Transgender activist Jamie Lee Hamilton says that the Vancouver board of education went “a bit too far” in censuring school trustee Ken Denike for his videotaped comments concerning the district’s antihomophobia policy.
But Hamilton, who is one of the pioneers in the long and hard fight for LGBT rights in the city, doesn’t make the same defence for Denike’s Non-Partisan Association colleague Sophia Woo.
Denike and Woo have appeared in two videos identified with conservative groups.
“I’ve had personal dealings with Ken Denike, and I think as someone who was mistreated in school and bullied in school, I am very sensitive at a personal level to those who I might consider to be uncomfortable around my lifestyle, and I certainly never found that with trustee Denike,” Hamilton told the Straight in a phone interview. “He was actually always very, very friendly and outgoing to me.”
According to Hamilton, there’s nothing in Denike’s record of public service since he was first elected as a trustee in 1984 to remotely suggest that he’s homophobic.
However, Hamilton noted that like many politicians, Denike and Woo were trying to pander to certain groups to get their support. Still, according to her, Denike should be allowed to “make amends somehow”.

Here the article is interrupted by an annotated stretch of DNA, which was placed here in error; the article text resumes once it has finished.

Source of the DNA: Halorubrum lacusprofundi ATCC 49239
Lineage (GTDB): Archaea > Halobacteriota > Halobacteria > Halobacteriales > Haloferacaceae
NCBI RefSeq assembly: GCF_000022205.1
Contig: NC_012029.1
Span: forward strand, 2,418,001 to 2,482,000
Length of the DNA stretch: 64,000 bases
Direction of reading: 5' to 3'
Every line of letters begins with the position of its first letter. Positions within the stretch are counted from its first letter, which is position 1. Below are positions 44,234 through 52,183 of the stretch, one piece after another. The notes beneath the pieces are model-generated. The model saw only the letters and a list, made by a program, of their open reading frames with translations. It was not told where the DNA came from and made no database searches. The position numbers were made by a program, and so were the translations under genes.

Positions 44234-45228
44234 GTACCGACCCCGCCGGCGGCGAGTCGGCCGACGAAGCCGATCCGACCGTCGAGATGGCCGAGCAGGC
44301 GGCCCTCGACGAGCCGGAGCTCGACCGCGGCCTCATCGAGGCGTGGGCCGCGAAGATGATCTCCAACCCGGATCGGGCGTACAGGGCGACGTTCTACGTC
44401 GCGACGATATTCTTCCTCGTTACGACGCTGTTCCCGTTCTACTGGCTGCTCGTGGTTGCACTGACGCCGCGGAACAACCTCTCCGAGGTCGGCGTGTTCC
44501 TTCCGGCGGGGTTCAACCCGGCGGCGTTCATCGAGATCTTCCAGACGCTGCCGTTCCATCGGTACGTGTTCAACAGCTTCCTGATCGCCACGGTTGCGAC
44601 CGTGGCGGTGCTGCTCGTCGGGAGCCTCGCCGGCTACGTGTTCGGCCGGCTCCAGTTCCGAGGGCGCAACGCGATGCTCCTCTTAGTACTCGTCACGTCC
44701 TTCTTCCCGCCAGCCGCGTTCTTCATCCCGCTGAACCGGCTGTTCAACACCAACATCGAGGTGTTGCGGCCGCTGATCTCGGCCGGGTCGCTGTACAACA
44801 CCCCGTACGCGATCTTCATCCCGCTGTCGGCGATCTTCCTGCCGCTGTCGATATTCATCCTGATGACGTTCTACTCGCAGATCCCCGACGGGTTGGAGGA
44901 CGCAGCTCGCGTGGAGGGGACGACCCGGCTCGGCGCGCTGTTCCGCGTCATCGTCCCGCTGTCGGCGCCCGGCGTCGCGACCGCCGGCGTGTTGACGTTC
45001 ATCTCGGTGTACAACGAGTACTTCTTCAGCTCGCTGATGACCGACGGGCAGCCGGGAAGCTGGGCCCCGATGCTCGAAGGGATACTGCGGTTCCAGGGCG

In an interview with the Straight in November just after she won her first term on the school board, Woo declared that she supports antibullying measures and a safe and respectful environment in the school system.
However, Hamilton isn’t completely convinced about Woo. “I have doubts about the sincerity of her statement that she supports antibullying measures,” Hamilton said.
Woo did not return a call from the Straight before deadline on January 18.
The school board voted 6–3 on January 16 to censure the two NPA trustees. Denike believes the motion, backed by trustees with Vision Vancouver and the Coalition of Progressive Electors, “violated” his human rights.
“The motion did not give me the opportunity to actually address that I do support the antihomophobia policy,” Denike told the Straight in a phone interview.
Vision school trustee Mike Lombardi doesn’t agree with Hamilton’s view of the censure.
“What we did was very appropriate, very measured,” Lombardi told the Straight by phone. “I think what they [Denike and Woo] did raised questions about the school board’s commitment to antihomophobia and social justice.”
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